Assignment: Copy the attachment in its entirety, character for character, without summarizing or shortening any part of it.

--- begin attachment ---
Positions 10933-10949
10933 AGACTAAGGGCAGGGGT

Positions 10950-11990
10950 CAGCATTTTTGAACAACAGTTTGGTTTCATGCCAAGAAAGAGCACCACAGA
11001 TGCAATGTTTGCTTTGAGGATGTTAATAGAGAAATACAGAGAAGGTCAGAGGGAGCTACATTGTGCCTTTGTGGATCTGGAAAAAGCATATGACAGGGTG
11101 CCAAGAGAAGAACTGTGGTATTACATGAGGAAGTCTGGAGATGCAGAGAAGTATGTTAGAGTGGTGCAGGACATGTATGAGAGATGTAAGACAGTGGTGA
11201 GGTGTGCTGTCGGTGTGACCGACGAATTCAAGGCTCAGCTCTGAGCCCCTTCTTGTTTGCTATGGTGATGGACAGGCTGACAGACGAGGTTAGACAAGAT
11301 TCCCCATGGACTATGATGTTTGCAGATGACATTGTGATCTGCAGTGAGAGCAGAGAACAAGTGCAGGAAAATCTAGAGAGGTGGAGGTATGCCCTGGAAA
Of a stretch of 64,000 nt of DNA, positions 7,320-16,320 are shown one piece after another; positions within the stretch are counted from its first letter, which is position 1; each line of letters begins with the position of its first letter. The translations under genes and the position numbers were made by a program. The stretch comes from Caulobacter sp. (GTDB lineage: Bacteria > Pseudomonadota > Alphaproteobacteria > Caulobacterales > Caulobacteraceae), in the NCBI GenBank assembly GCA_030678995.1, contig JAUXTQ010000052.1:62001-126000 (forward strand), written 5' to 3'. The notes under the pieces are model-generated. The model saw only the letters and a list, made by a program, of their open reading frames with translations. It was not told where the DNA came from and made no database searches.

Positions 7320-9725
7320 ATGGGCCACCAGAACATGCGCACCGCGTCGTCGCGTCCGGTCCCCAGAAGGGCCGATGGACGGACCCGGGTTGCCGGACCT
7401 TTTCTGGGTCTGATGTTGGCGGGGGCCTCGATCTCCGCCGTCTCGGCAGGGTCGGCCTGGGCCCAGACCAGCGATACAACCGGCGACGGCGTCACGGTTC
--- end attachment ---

Positions 10933-10949
10933 AGACTAAGGGCAGGGGT

Positions 10950-11990
10950 CAGCATTTTTGAACAACAGTTTGGTTTCATGCCAAGAAAGAGCACCACAGA
11001 TGCAATGTTTGCTTTGAGGATGTTAATAGAGAAATACAGAGAAGGTCAGAGGGAGCTACATTGTGCCTTTGTGGATCTGGAAAAAGCATATGACAGGGTG
11101 CCAAGAGAAGAACTGTGGTATTACATGAGGAAGTCTGGAGATGCAGAGAAGTATGTTAGAGTGGTGCAGGACATGTATGAGAGATGTAAGACAGTGGTGA
11201 GGTGTGCTGTCGGTGTGACCGACGAATTCAAGGCTCAGCTCTGAGCCCCTTCTTGTTTGCTATGGTGATGGACAGGCTGACAGACGAGGTTAGACAAGAT
11301 TCCCCATGGACTATGATGTTTGCAGATGACATTGTGATCTGCAGTGAGAGCAGAGAACAAGTGCAGGAAAATCTAGAGAGGTGGAGGTATGCCCTGGAAA
Of a stretch of 64,000 nt of DNA, positions 7,320-16,320 are shown one piece after another; positions within the stretch are counted from its first letter, which is position 1; each line of letters begins with the position of its first letter. The translations under genes and the position numbers were made by a program. The stretch comes from Caulobacter sp. (GTDB lineage: Bacteria > Pseudomonadota > Alphaproteobacteria > Caulobacterales > Caulobacteraceae), in the NCBI GenBank assembly GCA_030678995.1, contig JAUXTQ010000052.1:62001-126000 (forward strand), written 5' to 3'. The notes under the pieces are model-generated. The model saw only the letters and a list, made by a program, of their open reading frames with translations. It was not told where the DNA came from and made no database searches.

Positions 7320-9725
7320 ATGGGCCACCAGAACATGCGCACCGCGTCGTCGCGTCCGGTCCCCAGAAGGGCCGATGGACGGACCCGGGTTGCCGGACCT
7401 TTTCTGGGTCTGATGTTGGCGGGGGCCTCGATCTCCGCCGTCTCGGCAGGGTCGGCCTGGGCCCAGACCAGCGATACAACCGGCGACGGCGTCACGGTTC